No-one has an alternative to the Legacy Bill, says Heaton-Harris
The Secretary of State for Northern Ireland has said no-one has presented him with an alternative to the Government’s Legacy Bill.
The UK Government’s Troubles (Legacy and Reconciliation) Bill includes a form of limited immunity for some perpetrators of crimes committed during the conflict, if they collaborate with a truth recovery body.
It would also prevent future civil cases and inquests into Troubles offences.
The legislation is opposed by all major Stormont parties, the Irish Government and victims’ campaign groups.
Chris Heaton-Harris’s comments on the bill came as he spoke to media after announcing a peace funding project for Northern Ireland, in collaboration with the EU and Republic of Ireland, totalling close to £1 billion.
Lots of people ranged against the Legacy Bill, but no-one has an alternative for what could possibly replace it, and no-one can tell me that the current situation that has been running for the last 25 years has been satisfactory to the families of victims either
There was a silent protest held against the Legacy Bill outside the Newforge Sports Centre in south Belfast, where the Secretary of State met with Irish premier Leo Varadkar and vice-president of the European Commission Maros Sefcovic to announce the new funding scheme.
Mr Heaton-Harris said despite the widespread opposition to the Legacy Bill from politicians and victims, he has not been presented with an alternative option.
“Lots of people ranged against the Legacy Bill, but no-one has an alternative for what could possibly replace it, and no-one can tell me that the current situation that has been running for the last 25 years has been satisfactory to the families of victims either,” he said.
“So I fully acknowledge this is not perfect. I’ve met with an awful lot of people who lost loved ones in the Troubles, I’ve met with people who had family members maimed, I’ve met with people who are truly victims, I cannot put myself in their shoes.
“But 25 years on, some of these families will have been looking for answers (from) when the Troubles commenced – you could say the best part of 40 or 50 years – and haven’t really received them.
“This is an honest and true attempt to try and get information for those families.”
I had a chance to meet with the Secretary of State today and once again expressed the Irish Government’s opposition to the Legacy Bill
Mr Varadkar said he has urged Mr Heaton-Harris to pause the UK Government’s controversial bill to deal with the legacy of the Northern Ireland Troubles.
“I had a chance to meet with the Secretary of State today and once again expressed the Irish Government’s opposition to the Legacy Bill,” he said.
“It isn’t law yet, it still has to pass through the House of Lords and receive Royal Assent. Once again, I appealed to the UK Government to pause this, we don’t think it is the right thing to do.”
Mr Varadkar has previously said he would “give consideration to whether an interstate case is appropriate” in the case of the Legacy Bill.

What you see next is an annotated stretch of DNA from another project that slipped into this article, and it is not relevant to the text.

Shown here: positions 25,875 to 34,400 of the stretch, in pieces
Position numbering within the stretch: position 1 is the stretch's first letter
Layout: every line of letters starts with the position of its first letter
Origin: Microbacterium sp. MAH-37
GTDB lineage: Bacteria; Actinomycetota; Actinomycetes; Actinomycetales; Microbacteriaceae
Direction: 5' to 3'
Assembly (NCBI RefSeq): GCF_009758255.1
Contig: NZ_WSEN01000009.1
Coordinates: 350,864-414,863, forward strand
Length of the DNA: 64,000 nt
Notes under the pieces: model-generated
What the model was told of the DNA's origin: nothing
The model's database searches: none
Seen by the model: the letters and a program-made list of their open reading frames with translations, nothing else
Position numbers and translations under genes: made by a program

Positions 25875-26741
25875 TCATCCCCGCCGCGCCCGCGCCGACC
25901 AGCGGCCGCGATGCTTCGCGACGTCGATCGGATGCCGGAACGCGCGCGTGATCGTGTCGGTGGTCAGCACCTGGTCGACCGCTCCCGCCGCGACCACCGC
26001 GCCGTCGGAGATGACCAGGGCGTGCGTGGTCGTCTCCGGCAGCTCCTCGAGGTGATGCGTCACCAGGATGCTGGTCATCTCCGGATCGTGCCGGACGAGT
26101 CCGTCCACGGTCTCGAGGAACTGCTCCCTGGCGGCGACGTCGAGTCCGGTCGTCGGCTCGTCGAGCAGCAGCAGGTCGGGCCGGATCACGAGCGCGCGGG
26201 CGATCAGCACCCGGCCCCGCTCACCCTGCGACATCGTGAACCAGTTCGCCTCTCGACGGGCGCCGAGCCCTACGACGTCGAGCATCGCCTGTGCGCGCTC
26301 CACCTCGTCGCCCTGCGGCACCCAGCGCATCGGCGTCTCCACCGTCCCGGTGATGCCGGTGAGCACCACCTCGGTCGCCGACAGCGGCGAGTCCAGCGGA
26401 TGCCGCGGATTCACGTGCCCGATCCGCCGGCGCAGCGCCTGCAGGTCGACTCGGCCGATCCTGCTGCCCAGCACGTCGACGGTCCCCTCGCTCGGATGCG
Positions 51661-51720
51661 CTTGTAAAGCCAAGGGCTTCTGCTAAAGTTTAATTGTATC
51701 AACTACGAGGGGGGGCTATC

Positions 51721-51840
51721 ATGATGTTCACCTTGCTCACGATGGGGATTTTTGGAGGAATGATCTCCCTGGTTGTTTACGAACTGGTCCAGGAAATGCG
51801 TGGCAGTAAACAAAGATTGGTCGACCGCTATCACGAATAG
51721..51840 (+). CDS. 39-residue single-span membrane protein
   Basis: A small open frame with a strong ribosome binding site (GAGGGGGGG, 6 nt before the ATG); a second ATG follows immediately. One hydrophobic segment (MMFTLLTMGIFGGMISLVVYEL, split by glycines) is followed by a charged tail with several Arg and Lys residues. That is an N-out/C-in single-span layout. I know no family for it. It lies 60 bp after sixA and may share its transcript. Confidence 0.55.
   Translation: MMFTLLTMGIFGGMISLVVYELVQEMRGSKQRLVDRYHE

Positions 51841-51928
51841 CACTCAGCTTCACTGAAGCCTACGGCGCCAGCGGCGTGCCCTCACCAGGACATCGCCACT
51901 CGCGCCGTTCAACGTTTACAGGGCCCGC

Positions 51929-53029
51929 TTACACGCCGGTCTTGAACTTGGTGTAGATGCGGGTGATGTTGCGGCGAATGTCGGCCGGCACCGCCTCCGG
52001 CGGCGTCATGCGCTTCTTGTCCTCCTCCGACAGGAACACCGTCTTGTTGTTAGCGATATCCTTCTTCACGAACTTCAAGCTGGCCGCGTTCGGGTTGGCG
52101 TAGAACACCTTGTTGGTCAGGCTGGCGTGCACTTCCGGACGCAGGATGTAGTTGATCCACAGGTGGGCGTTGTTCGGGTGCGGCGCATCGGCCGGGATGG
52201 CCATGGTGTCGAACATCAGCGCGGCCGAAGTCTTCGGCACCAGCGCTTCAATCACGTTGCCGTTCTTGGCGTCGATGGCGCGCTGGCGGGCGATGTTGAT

States can lodge legal applications against each other in the European Court of Human Rights under article 33 of the ECHR.
Ireland has previously taken an interstate case against the UK in relation to interrogation techniques used in Northern Ireland from 1971 to 1975.
In Belfast on Monday, Mr Varadkar said he would be seeking legal advice on whether the Irish Government would take such a case against the UK.
“We haven’t yet made a decision on whether or not we will take an interstate case,” he said.
“That is a big decision, it is not a small thing to do to take a neighbouring state to court.
“Before we make that decision, we are going to need to seek legal advice from our own attorney general and we shall do that in the next couple of weeks.”
The Ballymurphy Massacre families attended an impromptu silent protest outside the New Forge complex on Monday.
In a statement the families said they were there to highlight to the Taoiseach the need for the Irish Government to take an interstate case against the British Government for the Legacy Bill.
Speaking at the protest John Teggart, son of Daniel Teggart, one of 11 victims of the Ballymurphy Massacre, said families like his would not be at peace until the Legacy Bill was abandoned.
“It is disgraceful that families like ourselves are still having to stand in protest after 50 years,” he said.
“We feel that the Irish Government is leaving us behind and we need this interstate case to be taken immediately against the British Government.
“We acknowledge today it is good news day, we welcome all the funding that has come forward from PeacePlus to the many groups and community organisations, particularly those providing services to victims and survivors. We support their good work.
“But what you have to remember is that families like ourselves are not at peace. We can’t be at peace until this Legacy Bill of shame is binned and that can only be achieved by an interstate case taken by the Irish Government which is the fastest way to defeat it.
“Don’t be leaving victims behind, protect our human and civil rights by taking an interstate case immediately.”
The best videos delivered daily
Watch the stories that matter, right from your inbox